Missing Data and Surrogate Splitters
Surrogate Splitters and Missing Data
Ideally, every row in a dataset would have values for every variable. Unfortunately, in the real world, missing values are encountered often: People being surveyed refuse or forget to answer questions, some questions may not apply to all people, some medical tests may not be performed on all patients, etc.
Some simple programs discard rows that have any missing values. But this is a waste of valuable information that may be available on other variables.
DTREG uses a sophisticated technique involving surrogate splitters to estimate the values of predictor variables with missing values.
Surrogate splitters are predictor variables that are not as good at splitting a group as the primary splitter but which yield similar splitting results; they mimic the splits produced by the primary splitter.
DTREG compares which rows are sent to the left and right child groups by the primary splitter with the rows sent to the corresponding child groups by each other predictor variable. The association between the primary splitter and each alternate predictor is computed as a function of how closely the alternate predictor matches the primary splitter. (This roughly corresponds to a count of how many rows each predictor sends left and right, but the actual calculation is more complex.) The alternate predictor variables are then ranked in decreasing order of association. The largest possible association value is 1.0 which means the surrogate sends exactly the same set of rows to the left and right groups as the primary splitter. An association value of 0.0 means that the surrogate does no better at assigning rows than simply putting them in the most probable group.
Surrogate splitters are similar to competitor splitters in the sense that they both yield splits of benefit but are not as good as the primary splitter. Often, the same variable will be listed as both a competitor and a surrogate. However, there is a significant difference between the way variables are ranked as competitors and as surrogates. Competitor splits are runners-up to the primary split: they are judged the same way the primary splitter is judged by how much improvement they make in reducing node impurity. Surrogate splitters are not ranked by the amount of improvement they produce but rather by how closely they mimic the split selected for the primary splitter. The optimal split point for a surrogate maximizes the association between the surrogate and the primary splitter; it does not necessarily maximize the improvement. If you compare entries for the same variable in the competitor and surrogate lists, you may see different split points selected and different values for the improvement from the splits.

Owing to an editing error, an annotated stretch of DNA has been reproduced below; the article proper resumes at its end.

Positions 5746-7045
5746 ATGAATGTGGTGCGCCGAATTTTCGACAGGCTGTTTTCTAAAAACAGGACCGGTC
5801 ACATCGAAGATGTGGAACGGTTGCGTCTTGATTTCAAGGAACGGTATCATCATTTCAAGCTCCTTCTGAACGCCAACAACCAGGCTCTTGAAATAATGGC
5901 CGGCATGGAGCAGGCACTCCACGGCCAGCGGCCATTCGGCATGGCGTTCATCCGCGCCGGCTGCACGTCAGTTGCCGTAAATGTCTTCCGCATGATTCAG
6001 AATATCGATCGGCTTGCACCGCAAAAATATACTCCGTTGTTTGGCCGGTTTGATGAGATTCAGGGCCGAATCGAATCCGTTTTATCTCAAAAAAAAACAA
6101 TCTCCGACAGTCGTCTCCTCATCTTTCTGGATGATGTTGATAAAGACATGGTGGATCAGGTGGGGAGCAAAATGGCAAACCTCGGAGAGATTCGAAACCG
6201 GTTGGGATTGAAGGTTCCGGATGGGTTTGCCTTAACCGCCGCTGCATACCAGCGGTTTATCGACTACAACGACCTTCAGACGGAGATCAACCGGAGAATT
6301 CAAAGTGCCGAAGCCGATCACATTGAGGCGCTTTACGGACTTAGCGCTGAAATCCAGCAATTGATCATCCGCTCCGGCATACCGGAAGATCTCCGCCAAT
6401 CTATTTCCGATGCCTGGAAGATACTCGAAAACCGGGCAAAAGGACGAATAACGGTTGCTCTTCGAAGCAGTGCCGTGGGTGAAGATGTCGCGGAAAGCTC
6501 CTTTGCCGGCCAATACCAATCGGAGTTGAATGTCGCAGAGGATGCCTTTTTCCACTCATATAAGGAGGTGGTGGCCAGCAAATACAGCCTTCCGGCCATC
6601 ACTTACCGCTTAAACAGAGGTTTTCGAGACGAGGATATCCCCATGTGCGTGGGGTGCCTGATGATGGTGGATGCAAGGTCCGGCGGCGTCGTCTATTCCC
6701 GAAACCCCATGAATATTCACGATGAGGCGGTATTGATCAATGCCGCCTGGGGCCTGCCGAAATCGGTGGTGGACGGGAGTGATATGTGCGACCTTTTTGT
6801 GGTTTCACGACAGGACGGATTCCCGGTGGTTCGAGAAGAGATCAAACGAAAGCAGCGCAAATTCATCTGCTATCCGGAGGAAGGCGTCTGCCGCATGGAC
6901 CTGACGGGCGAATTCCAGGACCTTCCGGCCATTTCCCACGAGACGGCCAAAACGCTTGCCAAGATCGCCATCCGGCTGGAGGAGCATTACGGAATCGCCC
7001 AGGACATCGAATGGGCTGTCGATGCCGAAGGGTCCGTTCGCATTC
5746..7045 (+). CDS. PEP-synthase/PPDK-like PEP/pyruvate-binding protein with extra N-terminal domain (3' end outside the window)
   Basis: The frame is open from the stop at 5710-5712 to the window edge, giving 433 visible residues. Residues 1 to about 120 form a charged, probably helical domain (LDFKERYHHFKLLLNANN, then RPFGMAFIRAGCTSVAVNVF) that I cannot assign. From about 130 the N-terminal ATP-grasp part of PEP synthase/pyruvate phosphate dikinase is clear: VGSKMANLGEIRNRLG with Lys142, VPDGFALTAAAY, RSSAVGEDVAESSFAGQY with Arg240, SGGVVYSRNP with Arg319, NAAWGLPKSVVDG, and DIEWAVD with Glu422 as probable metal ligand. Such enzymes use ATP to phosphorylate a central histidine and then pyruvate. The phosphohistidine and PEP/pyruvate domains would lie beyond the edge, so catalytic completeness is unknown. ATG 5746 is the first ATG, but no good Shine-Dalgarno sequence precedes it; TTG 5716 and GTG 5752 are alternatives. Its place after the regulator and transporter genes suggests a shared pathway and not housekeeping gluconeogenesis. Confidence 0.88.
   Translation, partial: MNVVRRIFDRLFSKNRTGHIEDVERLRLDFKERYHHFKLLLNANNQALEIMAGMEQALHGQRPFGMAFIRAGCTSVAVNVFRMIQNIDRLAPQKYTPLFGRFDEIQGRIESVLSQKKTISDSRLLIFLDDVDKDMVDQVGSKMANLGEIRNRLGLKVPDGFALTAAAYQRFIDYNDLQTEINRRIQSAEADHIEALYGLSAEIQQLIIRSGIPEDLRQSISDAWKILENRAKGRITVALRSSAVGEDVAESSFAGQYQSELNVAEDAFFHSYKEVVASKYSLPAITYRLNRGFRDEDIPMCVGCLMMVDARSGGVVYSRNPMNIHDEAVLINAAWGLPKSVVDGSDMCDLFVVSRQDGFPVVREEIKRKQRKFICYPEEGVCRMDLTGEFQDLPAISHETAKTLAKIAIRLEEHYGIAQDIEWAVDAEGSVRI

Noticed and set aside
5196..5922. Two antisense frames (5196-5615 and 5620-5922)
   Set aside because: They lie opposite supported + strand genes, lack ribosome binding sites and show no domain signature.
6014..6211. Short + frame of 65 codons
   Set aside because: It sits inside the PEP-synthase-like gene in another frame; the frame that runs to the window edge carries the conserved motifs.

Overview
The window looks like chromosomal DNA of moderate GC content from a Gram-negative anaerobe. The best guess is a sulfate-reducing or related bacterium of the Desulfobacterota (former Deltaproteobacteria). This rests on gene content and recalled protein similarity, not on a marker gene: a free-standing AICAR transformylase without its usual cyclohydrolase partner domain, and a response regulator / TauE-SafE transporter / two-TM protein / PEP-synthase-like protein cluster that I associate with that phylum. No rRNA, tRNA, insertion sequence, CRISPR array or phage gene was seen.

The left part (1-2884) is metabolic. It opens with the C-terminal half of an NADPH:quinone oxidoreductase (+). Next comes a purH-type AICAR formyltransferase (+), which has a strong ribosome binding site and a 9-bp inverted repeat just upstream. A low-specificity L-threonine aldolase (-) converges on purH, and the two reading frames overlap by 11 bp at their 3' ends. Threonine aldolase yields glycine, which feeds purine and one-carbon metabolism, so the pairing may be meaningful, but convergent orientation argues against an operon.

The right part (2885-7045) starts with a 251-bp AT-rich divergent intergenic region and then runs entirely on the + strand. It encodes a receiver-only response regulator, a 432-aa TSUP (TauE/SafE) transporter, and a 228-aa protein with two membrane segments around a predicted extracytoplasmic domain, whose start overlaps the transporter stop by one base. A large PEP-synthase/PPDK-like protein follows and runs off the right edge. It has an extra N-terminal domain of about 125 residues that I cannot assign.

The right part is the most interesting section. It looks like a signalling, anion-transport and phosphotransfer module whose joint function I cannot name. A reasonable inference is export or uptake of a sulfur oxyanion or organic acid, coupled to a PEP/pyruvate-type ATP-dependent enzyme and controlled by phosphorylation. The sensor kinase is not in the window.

Surrogate Splitters and Value Prediction
Surrogate splitters are used to classify rows that have missing values in the primary splitter. They function both when the tree is being built and later when the tree is used to score additional datasets.
When a row is encountered that has a missing value on the primary splitter, DTREG searches the list of surrogate splitters and uses the one with the highest association to the primary splitter that has a non-missing value for the row.
Surrogate splitters provide the most accurate classification of rows with missing values. This is the default and recommended method.
Surrogate Splitters and Variable Importance
In addition to their function in classifying rows with missing predictor values, the association between the primary splitter and surrogate splitters is used in the calculation of the overall importance of variables.
To understand why this is done, consider two variables that are very similar and highly correlated, for example height and weight. At some split point, weight may be selected as the primary splitter because it is slightly better than height. If this preference for weight prevails at many split points, weight would appear to be extremely important and height as unimportant. However, if you removed weight as a predictor variable and reran the analysis, an identical tree very well might be built using height as the splitting variable wherever weight was used before. Hence, height is nearly as important as weight. When one variable hides the importance of another variable, it is known as masking. By considering not only which variables are used as primary splitters but also the association of the surrogates, DTREG is able to provide a more accurate evaluation of variable importance.